I couldn't be bothered with the timing of the creamed eggs with spinach and country ham found here. It looks really wonderful, just too much. My Night and Day Souffle is much easier. For this version, I just beat 8 eggs together with heavy cream, chopped bacon and chives, salt and pepper and a little grated Parmesan on top. It goes into a 350-degree oven for 40 minutes or so and DONE. Serve it quickly though while it is puffed up and strutting; soon it naturally does collapse. Put up a side of Pillsbury biscuits with honey and butter.

Lowcountry Breakfast Shrimp
Prep your onions (just slice them and ignore the worry-work of a fine dice), garlic and scallions the night before. Cook them in butter ahead of time and add in the shrimp later, just before serving. Dredge half of the shrimp in flour and work in to create a nice creaminess that won't overcook the shrimp. Threads of thyme are a recommended (by me) addition.

Creamy Stone-Ground Grits
Use instant grits instead of all the folderol and add heavy cream, milk and butter to your liking. Enough already.

Braised-Pork Hash
LinkThis is not difficult at all. The braising just takes a lot of time so just move on to other things like laundry while the meat simmers down and falls off the bone.

Winter Lettuces with Warm Sweet-and-Sharp Dressing
Again, couldn't deal with all of this--oy, boiling vinegar, reducing? Ugh. I adapted my go-to Shallot and Champagne Vinaigrette courtesy of Michael Lomonaco, found here. And I made it the day before in the food processor and kept it in the refrigerator instead of huffing and puffing over an oven. I subbed cider vinegar for Champagne vinegar; brown sugar for regular sugar; 1/4 cup melted bacon grease with 1/2 cup olive oil instead of just 3/4 cup olive oil to create an entirely new, hassle-free dressing. Crumbled bacon was thrown in over the salad and a little extra bacon grease (warmed from the microwave) too. Jaws dropped.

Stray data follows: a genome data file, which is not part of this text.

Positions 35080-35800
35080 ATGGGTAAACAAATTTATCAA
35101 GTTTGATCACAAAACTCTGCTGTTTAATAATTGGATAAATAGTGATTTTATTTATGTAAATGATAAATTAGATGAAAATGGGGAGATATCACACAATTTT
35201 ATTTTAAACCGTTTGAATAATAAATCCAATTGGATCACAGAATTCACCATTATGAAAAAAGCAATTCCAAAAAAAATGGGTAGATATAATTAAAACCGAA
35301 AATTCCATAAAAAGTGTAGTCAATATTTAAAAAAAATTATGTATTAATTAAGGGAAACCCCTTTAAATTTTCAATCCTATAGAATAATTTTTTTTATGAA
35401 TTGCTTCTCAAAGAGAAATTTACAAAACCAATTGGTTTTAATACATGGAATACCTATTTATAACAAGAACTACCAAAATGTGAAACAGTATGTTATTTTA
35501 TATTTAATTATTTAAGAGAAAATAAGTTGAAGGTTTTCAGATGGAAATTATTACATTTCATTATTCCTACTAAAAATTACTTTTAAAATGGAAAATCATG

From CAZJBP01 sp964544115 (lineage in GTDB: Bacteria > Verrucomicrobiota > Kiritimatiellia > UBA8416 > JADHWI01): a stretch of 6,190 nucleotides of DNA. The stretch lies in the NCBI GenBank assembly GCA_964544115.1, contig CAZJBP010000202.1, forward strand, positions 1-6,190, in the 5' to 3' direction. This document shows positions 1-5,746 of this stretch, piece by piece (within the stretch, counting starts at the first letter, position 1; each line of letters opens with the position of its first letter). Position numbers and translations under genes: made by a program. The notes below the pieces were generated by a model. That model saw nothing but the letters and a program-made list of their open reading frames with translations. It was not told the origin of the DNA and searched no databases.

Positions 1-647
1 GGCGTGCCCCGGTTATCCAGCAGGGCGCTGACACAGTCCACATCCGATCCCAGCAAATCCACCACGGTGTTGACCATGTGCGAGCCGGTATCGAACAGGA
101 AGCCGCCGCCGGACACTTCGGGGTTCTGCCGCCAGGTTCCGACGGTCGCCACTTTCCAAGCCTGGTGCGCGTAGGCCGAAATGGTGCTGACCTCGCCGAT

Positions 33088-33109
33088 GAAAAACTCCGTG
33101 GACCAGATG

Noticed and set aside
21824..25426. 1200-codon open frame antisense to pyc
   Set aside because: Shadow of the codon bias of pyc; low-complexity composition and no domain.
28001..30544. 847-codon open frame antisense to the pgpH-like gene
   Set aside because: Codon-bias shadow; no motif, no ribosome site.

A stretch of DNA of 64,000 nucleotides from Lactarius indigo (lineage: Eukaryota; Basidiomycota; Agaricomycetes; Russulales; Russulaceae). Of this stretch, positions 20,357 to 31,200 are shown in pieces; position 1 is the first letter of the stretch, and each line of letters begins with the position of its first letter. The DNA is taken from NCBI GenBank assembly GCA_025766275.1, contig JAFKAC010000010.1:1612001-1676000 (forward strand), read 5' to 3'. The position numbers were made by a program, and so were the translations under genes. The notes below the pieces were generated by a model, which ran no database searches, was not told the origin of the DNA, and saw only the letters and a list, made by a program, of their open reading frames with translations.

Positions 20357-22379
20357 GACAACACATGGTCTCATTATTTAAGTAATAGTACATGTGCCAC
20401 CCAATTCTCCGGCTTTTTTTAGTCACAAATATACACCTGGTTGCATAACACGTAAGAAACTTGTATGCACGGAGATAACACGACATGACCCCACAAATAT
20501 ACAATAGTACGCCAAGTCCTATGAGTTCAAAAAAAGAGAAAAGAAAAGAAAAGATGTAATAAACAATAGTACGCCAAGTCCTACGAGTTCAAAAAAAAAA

Ambrosia
So easy and delicious--from jars of Del Monte supremed white and pink grapefruit and oranges, no apologies! I wasn't about to supreme 8 navel oranges. The only thing that takes any time is the chilling of this dessert in the fridge. And no, I did not roast a whole coconut in the oven and hack it apart. A bag of shredded coconut is quite serviceable. Please.

Sugared Blackberries
Served with a pillar of more biscuits, cold this round.

Our Orange Cake and Banana "Bread Pudding" is seen below.

Do you know how to spring fling?

Soundtrack: Lawrence Welk, Champagne Time; Art Van Damme Quintet, Manhattan Time; Stephan Grappelli, Shades of Django; Bossa n' Madonna; Combo; Fleetwood Mac and Annie Lennox lingered on